The proposed takeover of Leeds United was in the balance today after the club opened their door to fresh offers of investment.
Amid intense speculation that the buy-out planned by a consortium from the Middle East was on the verge of collapse, United said they were ready to consider “other options” from “potential new partners” while negotiations continued.
An exclusivity period granted to the Middle Eastern group in June has now elapsed and their proposed deal to take control of Leeds appeared to be in serious trouble yesterday after talks involving United chairman Ken Bates and chief executive Shaun Harvey in Monaco on Wednesday failed to bring an agreement closer.
United claimed they were “happy to continue discussions” with the consortium and the YEP understands that both parties remain hopeful of reaching an agreement, despite the intense doubt surrounding the bid. The two sides are bound by a confidentiality agreement but a figure close to the negotiations said today that the takeover “isn’t definitely on but isn’t definitely off either.”
Talks aimed at purchasing chairman Ken Bates’ majority stake in United have been ongoing for more than two months, and the prospective buyers were granted a period of exclusivity on June 26, allowing them to analyse United’s finances and set up a takeover. The window has expired in the past seven days, clearing the way for other investors.
In a statement which appeared to put pressure on the would-be buyers, United said: “Leeds United announces that the exclusivity period granted to a potential investor as mentioned in the statement of June 26 has ended.
“The club remain happy to continue discussions but not on an exclusive basis so as not to prevent other options passing.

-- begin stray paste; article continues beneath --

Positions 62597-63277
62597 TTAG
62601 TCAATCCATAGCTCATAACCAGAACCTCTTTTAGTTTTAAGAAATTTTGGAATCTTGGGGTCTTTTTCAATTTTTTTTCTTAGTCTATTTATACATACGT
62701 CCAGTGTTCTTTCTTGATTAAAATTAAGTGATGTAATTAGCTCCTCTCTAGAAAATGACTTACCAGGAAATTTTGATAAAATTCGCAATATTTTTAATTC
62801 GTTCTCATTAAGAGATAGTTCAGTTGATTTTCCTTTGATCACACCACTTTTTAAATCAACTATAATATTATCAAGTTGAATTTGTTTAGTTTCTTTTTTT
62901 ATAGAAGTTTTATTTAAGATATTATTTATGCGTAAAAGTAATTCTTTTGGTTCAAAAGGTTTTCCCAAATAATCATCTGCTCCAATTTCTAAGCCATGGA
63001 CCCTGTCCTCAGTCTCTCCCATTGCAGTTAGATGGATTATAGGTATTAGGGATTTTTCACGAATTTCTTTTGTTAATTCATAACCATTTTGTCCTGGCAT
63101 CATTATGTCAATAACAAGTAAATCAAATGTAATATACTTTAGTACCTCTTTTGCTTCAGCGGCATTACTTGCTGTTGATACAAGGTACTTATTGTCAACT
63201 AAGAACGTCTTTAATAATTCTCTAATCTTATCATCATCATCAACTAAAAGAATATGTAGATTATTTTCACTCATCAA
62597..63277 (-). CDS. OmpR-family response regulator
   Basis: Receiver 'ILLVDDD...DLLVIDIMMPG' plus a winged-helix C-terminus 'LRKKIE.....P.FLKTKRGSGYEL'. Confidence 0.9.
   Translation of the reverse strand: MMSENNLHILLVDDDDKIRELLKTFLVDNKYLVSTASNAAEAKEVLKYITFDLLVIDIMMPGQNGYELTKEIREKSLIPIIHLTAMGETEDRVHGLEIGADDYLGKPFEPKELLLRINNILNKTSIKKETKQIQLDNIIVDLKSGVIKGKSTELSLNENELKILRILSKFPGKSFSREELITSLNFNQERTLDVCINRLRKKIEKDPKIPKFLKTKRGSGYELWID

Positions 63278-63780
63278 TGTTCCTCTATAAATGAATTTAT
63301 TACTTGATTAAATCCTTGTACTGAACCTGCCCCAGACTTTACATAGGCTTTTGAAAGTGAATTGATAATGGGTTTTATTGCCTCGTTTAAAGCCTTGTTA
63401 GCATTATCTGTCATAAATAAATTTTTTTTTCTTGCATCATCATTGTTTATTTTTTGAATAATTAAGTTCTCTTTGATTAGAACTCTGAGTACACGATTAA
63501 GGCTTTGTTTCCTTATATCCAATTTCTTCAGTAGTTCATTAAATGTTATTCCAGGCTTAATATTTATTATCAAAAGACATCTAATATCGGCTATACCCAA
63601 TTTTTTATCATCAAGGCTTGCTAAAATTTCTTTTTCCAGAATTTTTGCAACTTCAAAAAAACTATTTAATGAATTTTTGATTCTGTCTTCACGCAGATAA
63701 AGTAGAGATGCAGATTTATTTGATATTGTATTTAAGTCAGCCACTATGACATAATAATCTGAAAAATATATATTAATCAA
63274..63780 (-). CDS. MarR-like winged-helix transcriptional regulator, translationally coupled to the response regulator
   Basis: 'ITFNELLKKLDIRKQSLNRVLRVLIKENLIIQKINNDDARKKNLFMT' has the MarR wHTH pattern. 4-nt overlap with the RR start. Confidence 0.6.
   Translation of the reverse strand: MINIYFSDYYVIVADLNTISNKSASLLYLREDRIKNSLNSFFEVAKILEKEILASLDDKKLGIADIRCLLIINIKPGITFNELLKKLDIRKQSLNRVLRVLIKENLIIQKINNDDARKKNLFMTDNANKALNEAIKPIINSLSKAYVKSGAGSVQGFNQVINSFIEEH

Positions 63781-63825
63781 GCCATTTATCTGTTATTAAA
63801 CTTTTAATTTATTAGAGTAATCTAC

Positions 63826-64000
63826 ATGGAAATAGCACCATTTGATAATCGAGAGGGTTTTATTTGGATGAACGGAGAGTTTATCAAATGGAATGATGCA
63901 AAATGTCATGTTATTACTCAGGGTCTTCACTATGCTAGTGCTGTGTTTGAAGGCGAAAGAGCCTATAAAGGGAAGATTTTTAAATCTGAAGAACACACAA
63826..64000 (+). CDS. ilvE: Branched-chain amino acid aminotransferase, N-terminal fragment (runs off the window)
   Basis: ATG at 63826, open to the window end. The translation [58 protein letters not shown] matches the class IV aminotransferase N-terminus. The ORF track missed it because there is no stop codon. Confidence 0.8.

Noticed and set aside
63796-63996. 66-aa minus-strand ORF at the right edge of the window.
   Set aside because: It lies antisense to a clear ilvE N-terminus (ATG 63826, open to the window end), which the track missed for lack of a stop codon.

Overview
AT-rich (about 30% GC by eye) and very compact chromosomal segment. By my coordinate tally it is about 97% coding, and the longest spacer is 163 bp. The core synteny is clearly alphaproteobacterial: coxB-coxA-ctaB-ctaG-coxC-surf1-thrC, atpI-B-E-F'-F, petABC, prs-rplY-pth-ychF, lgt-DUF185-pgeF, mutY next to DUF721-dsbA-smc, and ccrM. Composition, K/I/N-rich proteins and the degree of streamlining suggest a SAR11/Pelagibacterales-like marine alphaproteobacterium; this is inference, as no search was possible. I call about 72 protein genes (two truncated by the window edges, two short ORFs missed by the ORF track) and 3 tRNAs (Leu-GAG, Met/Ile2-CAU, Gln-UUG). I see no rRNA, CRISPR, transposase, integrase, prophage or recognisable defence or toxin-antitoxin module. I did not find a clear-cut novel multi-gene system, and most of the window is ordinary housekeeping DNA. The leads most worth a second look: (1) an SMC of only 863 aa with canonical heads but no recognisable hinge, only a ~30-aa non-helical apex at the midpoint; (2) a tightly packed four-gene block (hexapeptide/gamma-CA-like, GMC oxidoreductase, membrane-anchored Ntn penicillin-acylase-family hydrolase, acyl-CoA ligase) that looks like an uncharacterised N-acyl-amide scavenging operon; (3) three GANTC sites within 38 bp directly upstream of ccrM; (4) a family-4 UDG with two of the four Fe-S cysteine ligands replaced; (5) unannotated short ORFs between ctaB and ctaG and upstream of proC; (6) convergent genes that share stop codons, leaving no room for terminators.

“The first priority must be to ensure that the credibility of any future investor or ultimate owner is such that the Leeds legacy and its future is in safe hands, back in the Premiership. The club will continue to be receptive to approaches from potential new partners who can establish that they have the necessary credentials.”
The identity of the group bidding to buy Leeds has been a secret ever since United announced at the end of May that they were engaging in talks with prospective investors.
The consortium is known to be based in the Middle East, but claims that Sheikh Abdulrahman bin Mubarak Al-Khalifa – a member of Bahrain’s ruling family and a man who tried previously to mount a takeover of Leeds in 2003 – was behind the bid have not been confirmed.
Claims that the takeover deal currently on the table had fallen through came yesterday morning (August 9) from the Leeds United Supporters Trust (LUST), with the group suggesting that the buyers had grown impatient in the time taken to finalise a sale.
The Trust later issued a statement saying: “We are pleased to read that Leeds United remain willing to listen to approaches and we welcome this positive stance.
“As we have stated previously, Leeds United Supporters Trust have spoken with several parties interested in the future of Leeds United, and we are pleased that the door appears to be open for them to come forward.”
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